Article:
The following is an exemplary scenario, illustrating a process for previewing musical content by employing a method and system in accordance with the invention. A consumer enters a music store and browses through the selections. The consumer finds a particular CD that could possibly be appealing to the consumer. But the consumer does not know for sure whether he or she will like the music. One option is to purchase the CD and listen to it later at home, hoping that the right decision was made. A second option is provided by a method and system in accordance with the present invention.
The consumer, when entering the music store, is handed an in-store cordless audio device. The device can receive and transmit signals within the store. The device is preferably further associated with a security interface that prevents removing the device from the store. A bar-code scanner is integrated into the device. In another embodiment, the device includes a numeric keypad which is used to enter a product code. The device also includes an audio replay module and a cordless telephone module. The audio replay module advantageously provides audio to an output device, such as headphones. The cordless audio device facilitates the communication of the device with an audio server of the store.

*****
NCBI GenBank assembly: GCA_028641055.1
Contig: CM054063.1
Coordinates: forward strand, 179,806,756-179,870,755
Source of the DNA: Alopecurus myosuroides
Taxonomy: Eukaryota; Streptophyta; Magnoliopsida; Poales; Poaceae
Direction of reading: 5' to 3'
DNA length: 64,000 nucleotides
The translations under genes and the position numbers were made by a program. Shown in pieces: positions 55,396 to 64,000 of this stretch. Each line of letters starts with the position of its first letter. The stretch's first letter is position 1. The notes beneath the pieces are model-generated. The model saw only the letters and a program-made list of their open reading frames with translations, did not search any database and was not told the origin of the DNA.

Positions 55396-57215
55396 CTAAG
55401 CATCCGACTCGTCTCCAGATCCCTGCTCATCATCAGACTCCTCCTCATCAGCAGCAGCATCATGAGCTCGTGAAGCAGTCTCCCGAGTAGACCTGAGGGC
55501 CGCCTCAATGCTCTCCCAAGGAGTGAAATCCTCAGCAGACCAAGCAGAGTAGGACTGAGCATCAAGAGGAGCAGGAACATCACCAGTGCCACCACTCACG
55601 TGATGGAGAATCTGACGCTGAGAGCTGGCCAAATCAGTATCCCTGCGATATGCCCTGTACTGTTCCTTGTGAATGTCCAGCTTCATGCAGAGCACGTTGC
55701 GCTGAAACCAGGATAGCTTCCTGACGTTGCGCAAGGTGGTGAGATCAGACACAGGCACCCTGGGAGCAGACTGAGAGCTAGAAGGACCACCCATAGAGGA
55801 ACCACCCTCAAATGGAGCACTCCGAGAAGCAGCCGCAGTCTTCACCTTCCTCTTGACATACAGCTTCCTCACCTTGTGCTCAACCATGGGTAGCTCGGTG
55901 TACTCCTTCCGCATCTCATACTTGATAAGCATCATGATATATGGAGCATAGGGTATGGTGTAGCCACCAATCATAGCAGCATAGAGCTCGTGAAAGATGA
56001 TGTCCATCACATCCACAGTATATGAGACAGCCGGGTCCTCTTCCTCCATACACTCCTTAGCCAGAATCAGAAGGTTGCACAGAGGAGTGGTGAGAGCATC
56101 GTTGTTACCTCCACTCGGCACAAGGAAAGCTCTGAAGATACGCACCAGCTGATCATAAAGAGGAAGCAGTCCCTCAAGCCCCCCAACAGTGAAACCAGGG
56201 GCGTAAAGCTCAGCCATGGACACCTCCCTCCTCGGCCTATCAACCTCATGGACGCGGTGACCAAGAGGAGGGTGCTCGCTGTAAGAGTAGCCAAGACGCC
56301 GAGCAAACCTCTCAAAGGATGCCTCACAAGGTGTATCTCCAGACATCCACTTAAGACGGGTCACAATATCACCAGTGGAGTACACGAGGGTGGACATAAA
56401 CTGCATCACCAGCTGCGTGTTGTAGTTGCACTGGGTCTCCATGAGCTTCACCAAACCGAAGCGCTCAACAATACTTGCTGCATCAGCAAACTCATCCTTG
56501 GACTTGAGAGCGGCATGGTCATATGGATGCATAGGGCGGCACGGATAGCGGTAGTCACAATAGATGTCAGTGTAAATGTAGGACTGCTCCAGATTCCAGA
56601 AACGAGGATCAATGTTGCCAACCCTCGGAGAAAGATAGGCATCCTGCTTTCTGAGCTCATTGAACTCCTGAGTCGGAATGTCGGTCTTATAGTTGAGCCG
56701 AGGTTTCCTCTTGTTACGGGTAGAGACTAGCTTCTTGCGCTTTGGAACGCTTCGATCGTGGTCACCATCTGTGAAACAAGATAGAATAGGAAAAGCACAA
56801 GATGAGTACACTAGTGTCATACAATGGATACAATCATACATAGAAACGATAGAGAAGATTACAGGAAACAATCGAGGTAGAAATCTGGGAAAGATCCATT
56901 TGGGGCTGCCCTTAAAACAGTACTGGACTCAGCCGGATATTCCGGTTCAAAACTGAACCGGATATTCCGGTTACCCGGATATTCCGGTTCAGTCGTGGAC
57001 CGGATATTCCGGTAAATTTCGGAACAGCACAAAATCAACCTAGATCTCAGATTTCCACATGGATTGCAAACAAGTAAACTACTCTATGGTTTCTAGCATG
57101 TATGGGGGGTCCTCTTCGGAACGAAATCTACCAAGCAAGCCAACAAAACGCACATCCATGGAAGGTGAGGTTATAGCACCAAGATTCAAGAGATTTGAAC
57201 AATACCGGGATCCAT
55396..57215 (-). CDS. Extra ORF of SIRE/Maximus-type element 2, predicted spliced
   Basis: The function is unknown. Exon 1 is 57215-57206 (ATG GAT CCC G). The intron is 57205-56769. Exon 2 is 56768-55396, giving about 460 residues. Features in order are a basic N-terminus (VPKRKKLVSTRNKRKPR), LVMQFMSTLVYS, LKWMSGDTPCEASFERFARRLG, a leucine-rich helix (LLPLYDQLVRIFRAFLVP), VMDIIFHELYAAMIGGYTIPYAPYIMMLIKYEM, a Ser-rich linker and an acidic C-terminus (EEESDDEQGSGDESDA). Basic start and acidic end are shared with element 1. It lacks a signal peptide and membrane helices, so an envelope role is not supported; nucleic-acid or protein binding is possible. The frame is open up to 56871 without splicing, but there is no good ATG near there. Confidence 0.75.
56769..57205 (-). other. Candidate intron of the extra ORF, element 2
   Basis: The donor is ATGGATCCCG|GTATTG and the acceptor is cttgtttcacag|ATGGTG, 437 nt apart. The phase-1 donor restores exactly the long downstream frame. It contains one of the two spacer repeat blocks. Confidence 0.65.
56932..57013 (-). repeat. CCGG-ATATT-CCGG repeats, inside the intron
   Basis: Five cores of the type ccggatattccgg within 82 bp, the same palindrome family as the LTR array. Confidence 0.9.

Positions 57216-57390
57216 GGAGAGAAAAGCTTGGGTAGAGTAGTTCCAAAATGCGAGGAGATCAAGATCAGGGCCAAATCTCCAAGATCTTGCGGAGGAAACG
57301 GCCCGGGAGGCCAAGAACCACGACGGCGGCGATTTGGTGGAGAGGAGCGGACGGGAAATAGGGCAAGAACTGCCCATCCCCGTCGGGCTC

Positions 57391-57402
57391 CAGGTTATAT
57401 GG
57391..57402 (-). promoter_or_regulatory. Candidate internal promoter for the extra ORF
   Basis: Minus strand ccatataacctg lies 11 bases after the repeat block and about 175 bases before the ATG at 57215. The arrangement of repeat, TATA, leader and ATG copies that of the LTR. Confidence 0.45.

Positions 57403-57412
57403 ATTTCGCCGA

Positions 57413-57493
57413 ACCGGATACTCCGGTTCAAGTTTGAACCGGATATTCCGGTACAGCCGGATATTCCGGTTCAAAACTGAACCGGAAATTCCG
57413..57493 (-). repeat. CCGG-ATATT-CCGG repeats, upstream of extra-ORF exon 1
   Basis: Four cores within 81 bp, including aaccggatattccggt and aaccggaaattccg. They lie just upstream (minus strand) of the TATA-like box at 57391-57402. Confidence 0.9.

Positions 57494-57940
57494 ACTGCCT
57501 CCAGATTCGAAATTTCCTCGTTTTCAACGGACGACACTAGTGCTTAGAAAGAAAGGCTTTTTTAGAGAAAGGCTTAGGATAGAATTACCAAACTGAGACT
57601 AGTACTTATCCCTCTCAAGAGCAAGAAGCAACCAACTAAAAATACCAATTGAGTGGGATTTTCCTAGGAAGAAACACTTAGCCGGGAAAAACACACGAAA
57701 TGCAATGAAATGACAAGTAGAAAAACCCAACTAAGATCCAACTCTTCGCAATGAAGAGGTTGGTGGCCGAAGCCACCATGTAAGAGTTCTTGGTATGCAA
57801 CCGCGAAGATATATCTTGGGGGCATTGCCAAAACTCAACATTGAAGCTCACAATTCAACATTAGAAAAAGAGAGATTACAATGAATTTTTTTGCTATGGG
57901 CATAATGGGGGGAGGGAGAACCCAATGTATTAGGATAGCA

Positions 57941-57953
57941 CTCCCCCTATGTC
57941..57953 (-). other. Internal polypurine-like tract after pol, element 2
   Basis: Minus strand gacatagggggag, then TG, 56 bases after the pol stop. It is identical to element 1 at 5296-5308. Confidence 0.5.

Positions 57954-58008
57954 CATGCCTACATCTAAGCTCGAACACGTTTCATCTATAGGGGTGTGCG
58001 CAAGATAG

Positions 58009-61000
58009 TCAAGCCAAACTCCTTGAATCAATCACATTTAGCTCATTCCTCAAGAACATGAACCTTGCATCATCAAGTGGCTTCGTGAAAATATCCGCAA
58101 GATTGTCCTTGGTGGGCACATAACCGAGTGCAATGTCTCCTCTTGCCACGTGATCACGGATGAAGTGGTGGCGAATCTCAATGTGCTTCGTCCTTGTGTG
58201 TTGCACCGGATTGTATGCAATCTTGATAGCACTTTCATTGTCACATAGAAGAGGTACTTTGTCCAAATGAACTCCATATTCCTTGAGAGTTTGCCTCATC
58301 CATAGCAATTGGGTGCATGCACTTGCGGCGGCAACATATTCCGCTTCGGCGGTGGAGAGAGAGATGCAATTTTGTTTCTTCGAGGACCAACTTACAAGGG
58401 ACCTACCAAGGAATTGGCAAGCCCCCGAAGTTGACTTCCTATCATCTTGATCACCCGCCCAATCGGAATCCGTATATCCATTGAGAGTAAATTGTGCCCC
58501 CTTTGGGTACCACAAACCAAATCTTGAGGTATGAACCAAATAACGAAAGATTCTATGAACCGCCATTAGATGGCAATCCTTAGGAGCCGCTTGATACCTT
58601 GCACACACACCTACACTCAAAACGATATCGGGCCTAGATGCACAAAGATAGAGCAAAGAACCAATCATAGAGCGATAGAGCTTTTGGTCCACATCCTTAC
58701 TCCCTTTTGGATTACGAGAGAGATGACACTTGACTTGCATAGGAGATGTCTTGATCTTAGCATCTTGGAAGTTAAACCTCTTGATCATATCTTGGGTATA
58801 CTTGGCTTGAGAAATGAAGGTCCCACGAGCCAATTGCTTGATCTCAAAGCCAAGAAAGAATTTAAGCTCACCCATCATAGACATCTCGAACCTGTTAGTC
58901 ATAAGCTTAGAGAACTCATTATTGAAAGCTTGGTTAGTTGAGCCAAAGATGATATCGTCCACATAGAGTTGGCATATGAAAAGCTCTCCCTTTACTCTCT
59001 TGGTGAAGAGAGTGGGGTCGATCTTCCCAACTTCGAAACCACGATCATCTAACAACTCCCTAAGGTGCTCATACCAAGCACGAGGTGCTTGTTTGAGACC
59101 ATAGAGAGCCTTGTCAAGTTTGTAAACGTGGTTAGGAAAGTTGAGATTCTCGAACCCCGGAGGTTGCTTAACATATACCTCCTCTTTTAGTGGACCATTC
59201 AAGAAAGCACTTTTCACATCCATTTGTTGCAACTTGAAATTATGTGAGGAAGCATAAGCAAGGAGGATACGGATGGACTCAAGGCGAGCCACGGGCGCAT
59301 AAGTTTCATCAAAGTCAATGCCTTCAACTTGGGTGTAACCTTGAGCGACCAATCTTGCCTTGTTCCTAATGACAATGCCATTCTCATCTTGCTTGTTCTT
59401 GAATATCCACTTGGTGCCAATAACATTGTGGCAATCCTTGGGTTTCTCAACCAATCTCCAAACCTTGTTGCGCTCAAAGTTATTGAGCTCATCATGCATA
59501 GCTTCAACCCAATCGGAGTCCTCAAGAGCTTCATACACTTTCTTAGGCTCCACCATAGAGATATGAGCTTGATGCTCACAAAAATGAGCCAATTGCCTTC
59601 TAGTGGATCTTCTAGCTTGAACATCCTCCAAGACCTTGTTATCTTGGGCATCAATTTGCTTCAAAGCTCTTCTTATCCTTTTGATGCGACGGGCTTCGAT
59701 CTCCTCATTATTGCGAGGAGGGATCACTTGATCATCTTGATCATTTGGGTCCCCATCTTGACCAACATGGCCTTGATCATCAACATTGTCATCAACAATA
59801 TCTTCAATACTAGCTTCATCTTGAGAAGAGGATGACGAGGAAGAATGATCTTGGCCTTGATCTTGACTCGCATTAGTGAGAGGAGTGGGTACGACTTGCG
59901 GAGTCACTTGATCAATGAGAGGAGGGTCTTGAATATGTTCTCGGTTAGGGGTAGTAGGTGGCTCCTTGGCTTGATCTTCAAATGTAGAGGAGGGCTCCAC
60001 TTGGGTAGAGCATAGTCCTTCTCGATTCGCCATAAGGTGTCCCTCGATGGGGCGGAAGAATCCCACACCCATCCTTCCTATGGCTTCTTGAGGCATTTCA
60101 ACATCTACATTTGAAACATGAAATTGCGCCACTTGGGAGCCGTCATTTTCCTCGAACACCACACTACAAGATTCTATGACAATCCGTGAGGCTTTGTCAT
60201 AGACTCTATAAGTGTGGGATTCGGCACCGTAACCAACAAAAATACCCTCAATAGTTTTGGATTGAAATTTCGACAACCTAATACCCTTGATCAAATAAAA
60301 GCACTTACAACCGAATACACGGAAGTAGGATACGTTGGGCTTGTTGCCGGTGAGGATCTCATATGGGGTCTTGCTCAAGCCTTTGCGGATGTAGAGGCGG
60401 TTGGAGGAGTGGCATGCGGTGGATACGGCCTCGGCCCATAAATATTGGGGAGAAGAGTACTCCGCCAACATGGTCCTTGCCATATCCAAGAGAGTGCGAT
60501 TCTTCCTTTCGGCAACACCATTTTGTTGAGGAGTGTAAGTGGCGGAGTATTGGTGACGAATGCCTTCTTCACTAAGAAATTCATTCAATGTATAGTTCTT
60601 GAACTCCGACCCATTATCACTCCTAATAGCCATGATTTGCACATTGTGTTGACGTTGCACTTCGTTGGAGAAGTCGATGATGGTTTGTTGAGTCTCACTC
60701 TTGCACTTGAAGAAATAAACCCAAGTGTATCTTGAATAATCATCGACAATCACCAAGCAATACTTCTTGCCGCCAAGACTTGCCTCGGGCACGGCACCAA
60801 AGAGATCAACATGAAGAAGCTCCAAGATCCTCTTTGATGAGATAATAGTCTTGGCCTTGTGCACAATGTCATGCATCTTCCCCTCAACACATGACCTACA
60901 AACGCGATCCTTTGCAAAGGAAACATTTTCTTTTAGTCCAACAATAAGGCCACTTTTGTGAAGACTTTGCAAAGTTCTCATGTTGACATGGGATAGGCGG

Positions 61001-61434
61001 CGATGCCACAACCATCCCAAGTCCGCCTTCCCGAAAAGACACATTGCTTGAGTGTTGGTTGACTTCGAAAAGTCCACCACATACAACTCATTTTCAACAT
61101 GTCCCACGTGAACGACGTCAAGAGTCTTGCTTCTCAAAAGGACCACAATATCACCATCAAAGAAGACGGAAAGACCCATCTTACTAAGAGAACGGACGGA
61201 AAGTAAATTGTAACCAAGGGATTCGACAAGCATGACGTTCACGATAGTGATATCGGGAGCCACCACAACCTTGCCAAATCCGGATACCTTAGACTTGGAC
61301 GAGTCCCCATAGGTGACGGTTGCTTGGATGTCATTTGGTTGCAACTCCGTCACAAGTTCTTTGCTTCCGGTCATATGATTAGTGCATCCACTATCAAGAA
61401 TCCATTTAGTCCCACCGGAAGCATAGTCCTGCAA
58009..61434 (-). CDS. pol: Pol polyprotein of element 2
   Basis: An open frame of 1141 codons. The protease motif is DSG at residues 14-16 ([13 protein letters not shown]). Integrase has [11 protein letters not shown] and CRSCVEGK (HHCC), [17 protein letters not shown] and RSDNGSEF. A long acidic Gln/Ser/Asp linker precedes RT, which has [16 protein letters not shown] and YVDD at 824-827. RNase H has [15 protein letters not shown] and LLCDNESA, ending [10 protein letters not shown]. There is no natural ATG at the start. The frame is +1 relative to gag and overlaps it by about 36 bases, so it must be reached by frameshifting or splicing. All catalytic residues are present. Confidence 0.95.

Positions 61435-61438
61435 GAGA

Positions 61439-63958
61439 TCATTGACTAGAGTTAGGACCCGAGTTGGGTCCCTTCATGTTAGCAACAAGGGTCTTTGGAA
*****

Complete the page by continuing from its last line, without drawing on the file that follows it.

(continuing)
The consumer employs the device to preview musical content corresponding to a product of interest. The consumer scans the bar-code of the a CD so as to provide the product code of the CD to the device. The device transmits control signals to the in-store audio server to request the replay of the audio content corresponding to the product code. The in-store audio server preferably communicates with the device via Bluetooth.